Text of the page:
Consider the curious case of Erica Baker. The diversity advocate, talented and hard working software engineer, has not just been a victim of internet trolls but worse than that. It was not anonymous.; not behind any mask. It was open — the gender disparity, in the digital giant like Google. Erica is not just a woman but an African-American or black woman. She decided to quit because the disparity had been bigger and seemed to be intolerable. Before leaving the prestigious job she decided to assemble a spreadsheet where Googlers could enter their salary information and many co-workers responded with great enthusiasm. Her bosses didn’t like the idea.
Silicon Valley companies are not run by illiterates. Then why do they struggle to retain female engineers? The Equal Employment Opportunity Commission has found that 32 percent of women in science, technology, engineering, and math leave the field within a year. Ten percent more compared to the number of 22 percent of men co-workers. Women often say about such work environments that they feel ‘left out and alone’. Why? It’s because on her team often she is the only female. Apart from that she must constantly reaffirm her skills and knowledge. So the woman has the onus to prove not only that she is a good engineer but that she is a good ‘woman engineer’.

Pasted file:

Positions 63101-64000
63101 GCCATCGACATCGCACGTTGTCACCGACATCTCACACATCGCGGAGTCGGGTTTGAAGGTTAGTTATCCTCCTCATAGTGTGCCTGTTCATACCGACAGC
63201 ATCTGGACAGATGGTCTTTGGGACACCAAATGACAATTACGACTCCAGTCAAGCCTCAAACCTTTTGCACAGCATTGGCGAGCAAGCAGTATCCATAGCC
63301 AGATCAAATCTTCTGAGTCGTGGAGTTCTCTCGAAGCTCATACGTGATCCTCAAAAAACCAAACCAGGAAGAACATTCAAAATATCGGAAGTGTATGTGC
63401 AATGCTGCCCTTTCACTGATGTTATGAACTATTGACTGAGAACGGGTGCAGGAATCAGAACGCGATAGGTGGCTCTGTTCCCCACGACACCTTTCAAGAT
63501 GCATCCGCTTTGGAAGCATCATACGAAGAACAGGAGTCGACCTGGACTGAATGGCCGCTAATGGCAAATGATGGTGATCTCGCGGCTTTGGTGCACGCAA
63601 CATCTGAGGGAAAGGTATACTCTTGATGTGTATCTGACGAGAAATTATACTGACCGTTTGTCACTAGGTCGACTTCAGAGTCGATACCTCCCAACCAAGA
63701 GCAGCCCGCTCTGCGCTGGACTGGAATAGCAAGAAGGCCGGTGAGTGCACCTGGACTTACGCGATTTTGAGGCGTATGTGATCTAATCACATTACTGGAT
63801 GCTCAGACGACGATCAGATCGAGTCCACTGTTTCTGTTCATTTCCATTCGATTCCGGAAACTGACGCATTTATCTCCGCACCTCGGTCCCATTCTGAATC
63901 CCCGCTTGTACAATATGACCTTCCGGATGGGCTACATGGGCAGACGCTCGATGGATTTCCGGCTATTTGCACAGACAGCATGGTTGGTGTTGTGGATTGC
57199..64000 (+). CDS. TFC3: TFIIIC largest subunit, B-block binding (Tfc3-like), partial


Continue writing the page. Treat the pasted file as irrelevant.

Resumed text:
Earlier this year when programmer Susan J. Fowler published a blog post detailing the sexual harassment and discrimination she faced at Uber, it drew international attention. It’s the worst case of uncouth corporate culture where after getting her report the human resources department didn’t take any concrete step.
Here is the catch. People, who’re building the bridge of equality, don’t believe in equality. People, who’re crossing the bridge, don’t believe in it either. The idea of equality finally melts down. Internet trolls grow in number. Digital attacks on women raise their ugly heads. Sexism persists.
Digital or no-digital, men think they are superior. The ugly self-love stops thinking positively about women. If it did, the digital world could have, at least, been different.